Before connecting with any audience, we must first identify who they are. This goes far beyond simple demographics and psychographics of model targets, it should include diligent research about appropriate platform and channel application. A safe starting point for content strategist begins with identifying ideal consumers. It’s common practice for content strategist and marketers to create a target definition or target client avatar. These can be created by surveying existing customers and highlighting commonalities among them or even by forging a model fictional persona.

  • Ascertain a target definition or create a target client avatar – Ideally, these methods aim to connect your primary demographic to your product or service who subscribe to your content’s mission. Using techniques like social listening to scan networks for mentions and specific activity is a quick and easy way of tracking users online. Here a focused effort is needed to truly understand what their activities can tell us in relation to our content. From here we can schedule discovery calls or qualitative surveys with active members of our audience or community helping to illuminate specific details and patterns. We can begin to visualize and determine our audience. Try and uncover what their motivations for interaction are? What are their pain points? What questions do they have? If we can manifest a better idea of our audience and their behavior we can begin tailoring our strategy and content to better suite their needs. There’s no shortcut for initially defining an audience, it demands close examination and qualitative surveying. Nonetheless, connecting with one existing consumer and learning from their input or even creating an ideal persona from scratch we can begin to generate a better understanding of who our audience should be and the constructive means of building a relationship.

  • Use analytics and insights – Algorithms be praised! We live in an era where incredibly complex user behaviors and matrices can be cross-examined and distilled instantaneously. Tools within Google, Facebook, Twitter, Email and nearly every user-centric online platform can be leveraged with specific factorization to highlight hidden dimensions within data sets, illuminating otherwise unseen relationships between these data points. These tools, when applied to consumer choices and behavior, help "sort, classify and hierarchize people, places, objects, and ideas, and also the habits of thought, conduct, and expression that arise in relationship to those processes” (Hallinan & Striphas, 2014, pg. 3). We can see these tools being programmed to push content through automated impressions to target consumers, but they can be applied for discovery in the same way. Analyze your existing traffic, your competitor’s content, principle user’s activity. From here you’ll be able to find important intersectionality, common keywords/phrases to monitor, link builds and search engine sensitivity and much more.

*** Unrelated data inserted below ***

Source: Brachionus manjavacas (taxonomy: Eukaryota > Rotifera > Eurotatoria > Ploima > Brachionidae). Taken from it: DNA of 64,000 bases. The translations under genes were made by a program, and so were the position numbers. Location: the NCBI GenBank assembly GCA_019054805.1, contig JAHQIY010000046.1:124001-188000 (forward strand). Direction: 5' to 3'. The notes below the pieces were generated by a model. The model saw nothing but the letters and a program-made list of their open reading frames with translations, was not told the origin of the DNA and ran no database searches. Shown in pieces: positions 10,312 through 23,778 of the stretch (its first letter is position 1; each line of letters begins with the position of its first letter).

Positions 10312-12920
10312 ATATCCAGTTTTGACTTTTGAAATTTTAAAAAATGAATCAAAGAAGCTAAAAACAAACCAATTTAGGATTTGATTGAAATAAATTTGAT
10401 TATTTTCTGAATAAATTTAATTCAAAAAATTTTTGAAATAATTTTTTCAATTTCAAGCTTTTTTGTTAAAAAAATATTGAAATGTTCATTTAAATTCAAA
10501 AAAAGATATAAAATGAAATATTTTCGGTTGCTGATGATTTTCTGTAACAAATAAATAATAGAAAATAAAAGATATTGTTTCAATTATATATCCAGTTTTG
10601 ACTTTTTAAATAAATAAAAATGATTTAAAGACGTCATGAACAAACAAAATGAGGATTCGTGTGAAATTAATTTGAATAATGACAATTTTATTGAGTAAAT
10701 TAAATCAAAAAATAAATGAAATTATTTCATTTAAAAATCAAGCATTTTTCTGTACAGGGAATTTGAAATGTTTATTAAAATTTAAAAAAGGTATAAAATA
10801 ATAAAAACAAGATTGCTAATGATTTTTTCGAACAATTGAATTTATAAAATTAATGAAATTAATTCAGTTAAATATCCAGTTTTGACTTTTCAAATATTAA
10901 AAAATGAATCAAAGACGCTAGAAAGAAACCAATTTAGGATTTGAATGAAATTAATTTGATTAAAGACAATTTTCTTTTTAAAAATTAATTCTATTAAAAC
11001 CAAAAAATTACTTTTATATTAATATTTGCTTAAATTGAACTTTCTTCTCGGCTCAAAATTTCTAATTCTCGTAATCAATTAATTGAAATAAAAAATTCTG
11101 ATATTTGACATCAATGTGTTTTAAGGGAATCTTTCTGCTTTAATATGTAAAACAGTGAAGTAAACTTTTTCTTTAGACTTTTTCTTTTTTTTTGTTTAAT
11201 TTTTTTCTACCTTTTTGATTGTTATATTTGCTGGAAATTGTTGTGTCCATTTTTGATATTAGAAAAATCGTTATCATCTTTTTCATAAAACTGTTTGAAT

• Find the influencers – Brands often partner with influencers in a community to manage authenticity and provide social proof. Likewise, we can invest in these active-users within our network to further foster and connect with audiences. It’s my personal belief that the goal of content strategists in today’s engagement economy is to forge valid, meaningful connections and relationships with their audiences. We can achieve this more readily by identifying early adopters or principle users within our existing network and underwrite their loyalty. Having users that are genuinely passionate about your product or service and readily share and interact with your content should be utilized in creative and interesting ways, like offering exposure, that will energize them and validate your content in their community and network, gaining credible (and low-cost) exposure. In and of itself, influencers should have a strong understanding of your content and messaging and therefore can also be utilized as pseudo-advisors for your virtual impressions.

  • Don’t aim for 10,000 likes, aim for 10 followers – Unless you’re listed on the Fortune 500, you should be prioritizing quality over quantity. Contemporary content marketing often loses focus with cheap engagement through programmatic and shoddy content, too concerned with trending or becoming viral. This is a lost cause. As value-first approaches, constructive relationships and social proof begin to define successful engagement online, businesses would be better suited focusing on a smaller number of engaged and devoted users.

Reference:

Hallinan, B. & Striphas, T. (2016). Recommended for you: The Netflix Prize and the production of algorithmic culture. New Media & Society, 18(1), 117-137. Sage Publications.

Einstein, M. (2016, September 13). Black Ops Advertising: Native Ads, Content Marketing, and the Covert of the Digital Sell. OR Books.

Ehrenberg, A., Barnard, N., Kennedy, R., & Bloom, H. (2002). Brand advertising as creative publicity. Journal of Advertising Research, 42(4)

Lury, C. (1991, September 1). Consumption, Identity, and Style: Marketing, Meanings, and the Packaging of Pleasure. Contemporary Sociology.

Kotler, P. (2012, November 26). Marketing. Chicago Humanities Festival.

Richards, J., & Curran, C. (2002). Oracles on “advertising”: searching for a definition. Journal of Advertising, 31(2), 63.

Rosengren, S. (2013). Advances in Advertising Research (Vol. IV) The Changing Roles of Advertising. Wiesbaden: Springer Fachmedien Wiesbaden.